Posted Sun Apr 1, 2012, 5:12pm Subject: Re: Baratza Vario overkill for Aeropress?
... After doing some research recently, I'm going to give the Aeropress a try, and am looking for a top quality grinder. I've been researching several models, and the Vario seems to come up as one of the best, most versatile home grinders. Currently I prefer Americano style coffee, but like that the Vario does espresso well if I decide to start brewing espresso in the future.
However, after reading some recent posts, am I correct that ceramic burrs are ideal for espresso, but not necessarily ideal for pour over/press type brewing?
I have experience with three Baratza grinders: the Virtuoso, the Vario, and the Preciso.
I originally owned the Virtuoso, but after five years and a few self-repairs (at Baratza's direction), something caused the main drive gear to strip and I gave up on it. I then bought the Vario, but I found that it produces too many fines, no matter what the grind setting. It would make a filter drip very slow and tend to make an astringent cup. The "many fines" feature was corroborated with Mark Prince's review of the Vario, so I gave up on it and bought a Preciso.
I find the Preciso perfect for all these methods of brewing: drip, moka pot, Krups Moka Brew, Aeropress, and french press. It produces a remarkably dust-free grind. I haven't yet tried it with vac pot, and I'm still experimenting with Turkish. I also don't have plans to ever do espresso, although I hear it does quite well as far as grind goes. (It seems to lack in some other espresso-friendly features like dosing, timing, and consistent grind settings.)
I think the Vario is overkill for Aeropress... but if you have plans to expand to espresso, it's a good choice. I don't think it works well for coarser grinds, but just about anything works with Aeropress. Eventually I will sell my Vario though, I just have to figure out how.
A Preciso or a Vario with metal burrs woul be your best option, although the metal burrs on the Vario make it useless or espresso. The Preciso does it all but lacks some of the bells an whistles of the Vario. Its a straight forward grinder in comparison but performs for espresso and is excellent in the drip and coarse grinds.
I've never seen a Preciso at a discounted price before. A grinder is definitely one of the most key parts of a coffee setup, so a quality grinder is worth the money. If money really is tight, a refurb from Baratza would be a great option.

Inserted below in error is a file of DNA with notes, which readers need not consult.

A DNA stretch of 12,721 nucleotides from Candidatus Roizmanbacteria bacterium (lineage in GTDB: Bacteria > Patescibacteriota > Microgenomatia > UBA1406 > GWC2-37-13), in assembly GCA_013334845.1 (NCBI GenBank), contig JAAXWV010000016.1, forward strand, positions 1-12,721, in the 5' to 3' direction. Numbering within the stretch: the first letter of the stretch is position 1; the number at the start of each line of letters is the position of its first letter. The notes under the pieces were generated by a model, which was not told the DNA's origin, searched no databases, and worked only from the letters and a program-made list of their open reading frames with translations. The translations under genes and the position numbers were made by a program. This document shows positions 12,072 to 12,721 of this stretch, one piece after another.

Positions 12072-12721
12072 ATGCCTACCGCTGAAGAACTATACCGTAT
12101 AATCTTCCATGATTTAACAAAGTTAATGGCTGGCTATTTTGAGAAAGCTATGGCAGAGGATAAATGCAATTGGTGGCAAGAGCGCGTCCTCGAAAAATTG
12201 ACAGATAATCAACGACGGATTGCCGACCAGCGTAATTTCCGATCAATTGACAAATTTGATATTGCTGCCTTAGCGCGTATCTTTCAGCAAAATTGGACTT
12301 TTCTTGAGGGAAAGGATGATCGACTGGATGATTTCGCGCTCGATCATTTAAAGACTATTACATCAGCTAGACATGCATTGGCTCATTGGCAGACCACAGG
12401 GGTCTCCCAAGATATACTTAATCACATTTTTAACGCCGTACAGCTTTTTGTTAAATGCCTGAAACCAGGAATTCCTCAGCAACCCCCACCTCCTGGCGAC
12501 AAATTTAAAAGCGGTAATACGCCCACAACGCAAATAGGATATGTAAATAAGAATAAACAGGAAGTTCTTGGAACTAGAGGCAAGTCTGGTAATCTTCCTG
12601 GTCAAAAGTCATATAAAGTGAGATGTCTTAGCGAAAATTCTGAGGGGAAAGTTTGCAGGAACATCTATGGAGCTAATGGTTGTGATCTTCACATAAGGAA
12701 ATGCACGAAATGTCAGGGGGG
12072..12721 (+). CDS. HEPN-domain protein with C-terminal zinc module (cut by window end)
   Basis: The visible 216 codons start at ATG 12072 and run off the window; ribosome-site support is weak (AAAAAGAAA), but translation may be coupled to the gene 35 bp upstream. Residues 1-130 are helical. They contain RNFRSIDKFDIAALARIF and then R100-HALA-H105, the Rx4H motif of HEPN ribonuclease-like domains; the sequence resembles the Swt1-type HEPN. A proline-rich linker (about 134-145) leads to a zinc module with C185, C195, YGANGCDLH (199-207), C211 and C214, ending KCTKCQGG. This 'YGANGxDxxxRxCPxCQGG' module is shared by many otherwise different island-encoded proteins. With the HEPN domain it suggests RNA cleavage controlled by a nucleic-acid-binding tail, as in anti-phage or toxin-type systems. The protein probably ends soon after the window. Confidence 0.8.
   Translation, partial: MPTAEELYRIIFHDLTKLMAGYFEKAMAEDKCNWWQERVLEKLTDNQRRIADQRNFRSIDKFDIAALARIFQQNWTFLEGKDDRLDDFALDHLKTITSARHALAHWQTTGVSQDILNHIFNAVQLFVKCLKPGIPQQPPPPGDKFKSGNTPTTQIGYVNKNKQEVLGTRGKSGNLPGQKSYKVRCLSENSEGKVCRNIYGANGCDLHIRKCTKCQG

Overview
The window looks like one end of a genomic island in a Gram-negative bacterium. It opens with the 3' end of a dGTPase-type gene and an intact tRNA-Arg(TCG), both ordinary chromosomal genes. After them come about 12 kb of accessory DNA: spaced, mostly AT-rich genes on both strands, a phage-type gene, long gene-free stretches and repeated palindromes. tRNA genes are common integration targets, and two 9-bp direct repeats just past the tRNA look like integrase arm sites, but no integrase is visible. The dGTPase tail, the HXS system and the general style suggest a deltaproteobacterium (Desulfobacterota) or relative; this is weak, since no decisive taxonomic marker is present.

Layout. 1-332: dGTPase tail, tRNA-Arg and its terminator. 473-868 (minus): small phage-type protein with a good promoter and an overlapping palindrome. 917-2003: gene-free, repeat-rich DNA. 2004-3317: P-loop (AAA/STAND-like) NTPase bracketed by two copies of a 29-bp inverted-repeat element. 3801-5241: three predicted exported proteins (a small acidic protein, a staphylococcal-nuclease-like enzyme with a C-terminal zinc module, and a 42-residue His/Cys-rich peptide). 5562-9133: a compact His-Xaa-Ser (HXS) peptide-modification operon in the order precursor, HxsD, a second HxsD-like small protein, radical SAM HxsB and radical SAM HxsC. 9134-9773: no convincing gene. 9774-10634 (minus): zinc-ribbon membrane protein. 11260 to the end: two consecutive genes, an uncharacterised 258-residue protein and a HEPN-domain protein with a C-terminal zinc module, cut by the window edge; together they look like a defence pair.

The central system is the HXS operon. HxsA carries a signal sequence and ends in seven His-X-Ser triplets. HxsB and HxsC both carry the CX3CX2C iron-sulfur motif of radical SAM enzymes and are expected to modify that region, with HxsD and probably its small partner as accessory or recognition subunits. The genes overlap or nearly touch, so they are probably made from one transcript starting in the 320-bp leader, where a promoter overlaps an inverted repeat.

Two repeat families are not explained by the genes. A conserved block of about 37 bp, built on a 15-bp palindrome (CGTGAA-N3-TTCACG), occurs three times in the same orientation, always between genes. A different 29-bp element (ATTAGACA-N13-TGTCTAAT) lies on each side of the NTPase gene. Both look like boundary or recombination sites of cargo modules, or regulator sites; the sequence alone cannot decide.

Posted Sun Apr 1, 2012, 8:45pm Subject: Re: Baratza Vario overkill for Aeropress?
Bummer, I ordered the Vario last night before seeing these replies. Kind of a shame that for a $450 machine it wouldn't come with superior burrs, since it's touted as being so versatile, and pretty much their highest end machine (sans the vario-w, but that's merely for the weighted aspect). Hopefully I won't be disappointed...
My experience hasn't exactly supported the above claims. I found the Virtuoso to produce a noticeably less consistent grind than the Vario, and the latter hasn't had a fines problem in my experience. Rather, my Maestro is a fines demon. A point against the Virtuoso too, in that the plastic sweeping vanes appear to be fragile - one snapped off while grinding for drip. Still, I won't say my experience is the gold standard, but rather that there seem to be, and always have been, differing encounters with Baratza grinders. The first handful works like a champ, then one snaps an adjustment collar, or won't retain a grind setting. I'd say the Vario is worth a go, and Baratza is the kind of company to help you find a replacement if you're not satisfied after a few days. Just my two cents.
A Preciso or a Vario with metal burrs woul be your best option, although the metal burrs on the Vario make it useless or espresso.
VKirby Senior Member Joined: 16 Mar 2012 Posts: 71 Location: World Wide Expertise: I like coffee
Posted Sun Apr 1, 2012, 10:15pm Subject: Re: Baratza Vario overkill for Aeropress?
I just went through this decision myself (for drip/vac instead of aeropress) & have an incoming 586, but especially if you are willing to buy the ditting burrs to go along with it i'd say stick with the vario you already have on the way. The vario's advantages as I understand them:
-stronger motor, bigger burrs -aluminum burr carrier, fewer plastic internals -ceramic burrs last 2x as long & are cooler, OR... -ditting burrs for most consistent coarse grinds -quieter than virtuoso/preciso -Less clumping at finer setting -less heat in grinds -more features, the slider settings, the W's integrated scale, lcd display etc. -if you opt for the W, it's actually shorter than the preciso/virtuoso + esatto attachment (&only 1cm taller without).
It was so close for me, had the vario been available with the ditting burrs out of the box, or had those been ceramic as well, that would have been a tipping point. Having no use for espresso grinding, & paying for the stock burrs to sit in a box would have been too much of a waste not to take advantage of ceramic, which really appealed to me.
Now if like some reported I get bitter tastes or plastic parts breaking in my virtuoso, it's gone, & I'll have to splurge on a vario + burrs, or something else entirely (eg for the price of a W + burrs I could also have a Bunn LPG).
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